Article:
If you though Lake Tahoe gets its signature blue tint from the purity or the clarity of the water, think again. A team of researchers have just found that the shade is given by the low amount of algae that the water contains.
It’s a discovery that has taken the scientific community completely by surprise as no one expected to find this answer when they set out to investigate the matter.
Shohei Watanabe, a postdoctoral researcher and member of the University of California, was the researcher who came up with the idea of creating a “Blueness Index” that would help experts measure what are the factors that contribute to the lake’s specific blue tint. He proposed using data from one of NASA’s Jet Propulsion Labs as well as an instrument that’s good at capturing light.
Geoffrey Schladow, the UC Davis Tahoe Environmental Research Center’s director and one of Watanabe’s colleagues, gave a statement saying that “Though it’s really quite subjective, you can now put a number on blueness”.
Field experts have been fighting for decades for conservation efforts that were believed to help them restore the water’s former clarity and blueness. But the new study has shown that clarity and color have nothing to do with one another. What the researchers found is that the fewer algae the lake has, the bluer its color appear to be.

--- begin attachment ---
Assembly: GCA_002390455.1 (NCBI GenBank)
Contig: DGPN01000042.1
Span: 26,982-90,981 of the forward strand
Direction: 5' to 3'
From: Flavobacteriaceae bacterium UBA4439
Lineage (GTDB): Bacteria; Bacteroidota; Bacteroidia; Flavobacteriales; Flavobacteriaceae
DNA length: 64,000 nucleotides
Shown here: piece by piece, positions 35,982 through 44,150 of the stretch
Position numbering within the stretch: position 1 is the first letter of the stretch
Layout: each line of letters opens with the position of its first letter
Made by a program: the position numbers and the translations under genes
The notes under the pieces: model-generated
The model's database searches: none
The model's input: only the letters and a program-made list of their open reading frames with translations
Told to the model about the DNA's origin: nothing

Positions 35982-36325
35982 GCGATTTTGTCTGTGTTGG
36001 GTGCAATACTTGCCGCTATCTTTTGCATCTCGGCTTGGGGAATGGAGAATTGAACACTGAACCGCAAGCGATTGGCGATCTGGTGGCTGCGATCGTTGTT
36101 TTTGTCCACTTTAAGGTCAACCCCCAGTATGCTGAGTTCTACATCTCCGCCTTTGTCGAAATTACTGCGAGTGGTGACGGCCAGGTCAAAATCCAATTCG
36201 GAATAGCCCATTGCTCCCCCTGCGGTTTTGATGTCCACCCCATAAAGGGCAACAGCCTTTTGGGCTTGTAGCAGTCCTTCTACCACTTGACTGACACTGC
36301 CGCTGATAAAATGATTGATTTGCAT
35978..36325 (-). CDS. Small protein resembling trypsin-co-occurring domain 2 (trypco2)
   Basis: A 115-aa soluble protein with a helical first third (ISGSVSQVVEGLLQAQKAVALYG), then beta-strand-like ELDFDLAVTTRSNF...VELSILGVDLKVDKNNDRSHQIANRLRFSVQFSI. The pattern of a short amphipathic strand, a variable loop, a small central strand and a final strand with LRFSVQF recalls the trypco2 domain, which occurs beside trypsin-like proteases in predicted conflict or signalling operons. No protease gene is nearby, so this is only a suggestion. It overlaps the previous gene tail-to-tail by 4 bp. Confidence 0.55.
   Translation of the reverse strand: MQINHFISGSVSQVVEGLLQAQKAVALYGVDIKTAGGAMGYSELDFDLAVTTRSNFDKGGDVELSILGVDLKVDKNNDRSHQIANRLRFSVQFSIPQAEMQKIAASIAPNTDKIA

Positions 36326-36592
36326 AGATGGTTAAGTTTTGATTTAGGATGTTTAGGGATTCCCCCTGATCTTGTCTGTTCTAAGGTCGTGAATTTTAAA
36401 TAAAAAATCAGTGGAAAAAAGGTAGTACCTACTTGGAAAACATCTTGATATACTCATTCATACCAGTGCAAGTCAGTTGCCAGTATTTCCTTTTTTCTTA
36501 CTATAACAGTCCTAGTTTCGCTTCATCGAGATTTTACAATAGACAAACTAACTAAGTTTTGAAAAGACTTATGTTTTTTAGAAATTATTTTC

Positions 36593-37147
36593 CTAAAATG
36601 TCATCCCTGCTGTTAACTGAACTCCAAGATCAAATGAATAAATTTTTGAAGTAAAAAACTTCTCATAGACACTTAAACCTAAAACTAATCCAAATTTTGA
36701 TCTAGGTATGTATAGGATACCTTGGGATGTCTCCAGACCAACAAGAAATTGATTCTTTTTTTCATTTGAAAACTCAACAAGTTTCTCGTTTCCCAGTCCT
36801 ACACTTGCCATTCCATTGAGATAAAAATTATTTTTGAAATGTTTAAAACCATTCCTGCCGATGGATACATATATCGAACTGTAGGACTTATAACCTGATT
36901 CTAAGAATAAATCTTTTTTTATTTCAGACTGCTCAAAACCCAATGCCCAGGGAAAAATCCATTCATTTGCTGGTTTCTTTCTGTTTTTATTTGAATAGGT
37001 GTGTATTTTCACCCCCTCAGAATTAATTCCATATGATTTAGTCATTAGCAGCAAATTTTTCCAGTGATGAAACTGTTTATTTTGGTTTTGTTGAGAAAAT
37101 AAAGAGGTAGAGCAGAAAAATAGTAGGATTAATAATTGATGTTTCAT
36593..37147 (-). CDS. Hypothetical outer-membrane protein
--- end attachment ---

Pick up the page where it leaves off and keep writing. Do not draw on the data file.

Watanabe stressed in his report that the findings don’t mean that the clarity of the lake should be dismissed and ignored, bur rather that the algae concentration as well as the nutrient input should be kept closely under control in order to really keep Lake Tahoe clear and blue.
The paper also informs that the clarity of the water is controlled by sediment, whereas the blueness of the water is controlled by the algal concentration. In turn, the algal concentration is determined by the amount of nutrients (phosphorus and nitrogen in particular) that the algae have available.
Since Lake Tahoe is bluer when its level of nutrients is low, it currently has the perfect conditions to hold on to its blue tint as drought in the area has greatly cut off the flow of water (which brings sediment and nutrients with it) that’s coming into the lake from various rivers and creeks.
Schladow explained that the fewer nutrients wash into the lake, the less algae will grow. He went on to add that Mother Nature has shown us all what happens when nutrients find their way into the lake, but Lake Tahoe has shown us all what it requires in order to stay clear and blue. And we should respect that.
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